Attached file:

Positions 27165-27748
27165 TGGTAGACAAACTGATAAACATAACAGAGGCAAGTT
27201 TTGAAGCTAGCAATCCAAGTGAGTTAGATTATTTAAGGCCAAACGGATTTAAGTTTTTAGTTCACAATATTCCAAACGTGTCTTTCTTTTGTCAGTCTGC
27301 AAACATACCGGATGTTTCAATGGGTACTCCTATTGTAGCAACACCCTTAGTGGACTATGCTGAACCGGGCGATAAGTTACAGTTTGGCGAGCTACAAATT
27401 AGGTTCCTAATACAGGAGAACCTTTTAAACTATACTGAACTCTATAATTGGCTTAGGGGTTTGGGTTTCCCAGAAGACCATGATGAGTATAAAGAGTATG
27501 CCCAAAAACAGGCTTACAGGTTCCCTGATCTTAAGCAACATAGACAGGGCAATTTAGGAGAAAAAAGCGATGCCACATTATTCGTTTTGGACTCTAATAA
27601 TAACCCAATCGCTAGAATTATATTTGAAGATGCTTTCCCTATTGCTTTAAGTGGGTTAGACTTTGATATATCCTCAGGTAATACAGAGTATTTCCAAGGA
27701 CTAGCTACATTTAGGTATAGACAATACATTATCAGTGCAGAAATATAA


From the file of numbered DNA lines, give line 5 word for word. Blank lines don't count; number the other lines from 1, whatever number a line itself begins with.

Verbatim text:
27401 AGGTTCCTAATACAGGAGAACCTTTTAAACTATACTGAACTCTATAATTGGCTTAGGGGTTTGGGTTTCCCAGAAGACCATGATGAGTATAAAGAGTATG